The Museum Gateway program connects students of NYU to New York City’s prominent and diverse art scene. This year, students can experience the new Whitney Museum of American Art, which recently reopened in May of this year with the groundbreaking exhibit “America is Hard to See.” The Whitney’s large-scale exhibit “America is Hard to See” is a building-wide compilation of art that ranges from the minimalistic monochrome works of Barnett Newman to the lurid color explosion of Carroll Dunham. The exhibit celebrates the gallery’s inauguration in a new building while examining the many reincarnations of American art. It traces and questions the American artist’s expedition, producing an outline of a memory that comes to no conclusion, but rather, a new beginning. From installation pieces to framed paintings to video art, the wide range of artistic mediums is a reflection of American art’s mosaic path. This exhibit is continuing until Sept. 27.
For a wider range of historical art, the Metropolitan Museum of Art, often referred to as the warehouse of art, offers donation-based admission — visitors choose the amount they wish to pay. Currently on view and extended through Sept. 7 is the highly acclaimed “China: Through the Looking Glass.” This arrangement of costumes shifts the comfortably Western-focused lens of fashion to the Oriental. On display are bits of pottery, paintings and film, which serve as a historical framing to the costumes on display. One of the most breathtaking pieces of the exhibit is the glass bamboo forest. It is arranged to appear like a scene in any quintessential karate film, but hidden inside the translucent display are haute-couture costumes, calm in disposition, lively in pattern. In various parts of “China,” these filmic dynamics between mass image and intricate costume illustrate the importance of the video medium connecting China to the world.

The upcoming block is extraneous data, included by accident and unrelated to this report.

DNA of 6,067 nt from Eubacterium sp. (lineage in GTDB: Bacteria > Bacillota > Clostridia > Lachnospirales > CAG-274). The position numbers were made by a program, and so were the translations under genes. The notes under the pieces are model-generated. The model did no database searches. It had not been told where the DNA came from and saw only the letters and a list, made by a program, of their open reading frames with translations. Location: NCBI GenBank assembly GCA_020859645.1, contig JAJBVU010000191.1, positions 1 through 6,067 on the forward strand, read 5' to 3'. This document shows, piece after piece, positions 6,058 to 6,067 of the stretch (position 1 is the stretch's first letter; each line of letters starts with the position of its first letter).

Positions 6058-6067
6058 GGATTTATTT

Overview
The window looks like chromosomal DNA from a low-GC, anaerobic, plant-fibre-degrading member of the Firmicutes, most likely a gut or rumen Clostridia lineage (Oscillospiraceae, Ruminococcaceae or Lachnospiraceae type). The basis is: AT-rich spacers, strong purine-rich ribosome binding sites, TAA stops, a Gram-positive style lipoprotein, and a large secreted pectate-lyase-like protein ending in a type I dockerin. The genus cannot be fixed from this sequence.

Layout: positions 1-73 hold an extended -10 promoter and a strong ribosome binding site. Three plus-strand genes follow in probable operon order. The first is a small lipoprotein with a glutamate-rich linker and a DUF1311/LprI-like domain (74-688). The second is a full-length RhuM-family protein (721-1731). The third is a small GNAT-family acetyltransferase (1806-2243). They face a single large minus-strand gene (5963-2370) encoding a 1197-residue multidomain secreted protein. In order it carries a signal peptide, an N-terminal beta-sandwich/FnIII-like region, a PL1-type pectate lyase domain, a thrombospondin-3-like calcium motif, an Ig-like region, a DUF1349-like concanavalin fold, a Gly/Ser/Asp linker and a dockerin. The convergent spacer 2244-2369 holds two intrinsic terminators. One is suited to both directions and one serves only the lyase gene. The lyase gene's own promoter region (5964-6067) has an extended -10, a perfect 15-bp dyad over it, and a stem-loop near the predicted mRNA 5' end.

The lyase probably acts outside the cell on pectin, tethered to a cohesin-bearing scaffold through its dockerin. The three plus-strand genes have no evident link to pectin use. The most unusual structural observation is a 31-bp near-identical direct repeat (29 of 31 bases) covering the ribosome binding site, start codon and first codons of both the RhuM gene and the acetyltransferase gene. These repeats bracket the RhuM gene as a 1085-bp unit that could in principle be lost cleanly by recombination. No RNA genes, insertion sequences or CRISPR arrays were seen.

Several floors above, the Metropolitan has a collection of artist John Singer Sargent’s works in “Sargent: Portraits of Artists and Friends.” This gallery is an intimate look into a very shy artist’s life. Almost entirely consisting of portraiture, the collection includes paintings of high-profile minds of the time: Claude Monet, Robert Louis Stevenson, Auguste Rodin — for those wishing to know what some of their favorite artists looked like, Sargent paints these famous faces in part fan-boy admiration and part friendship. “Sargent” will remain open until October 4.
In a more modern turn, artists Yoko Ono and Martin Scorsese both have exhibits at the Museum of Modern Art. Ono’s “One Woman Show” follows the artist’s eccentric flair in this somewhat disjointed exhibition. Though unique and momentarily radical, this exhibit of drosophila and fruit provides little insight of Ono as an artist besides the overall zaniness of the 1960s. Scorsese’s exhibit, “Scorsese Collects,” is a collection of rare movie posters, in tribute to the filmmaker’s continuous dedication to the art of film. The biographical exhibits are on display until Sept. 7 and Oct. 25, respectively.
To simply appreciate art for art’s sake, without spiraling into meanings and messages and clues, explore the carefully carefree paintings of Frederic Leighton at the Frick Collection. It is all aesthetic beauty and uncomplicated luminance.
A version of this article appeared in the Saturday, August 29 print edition. Email Audrey Deng at [email protected]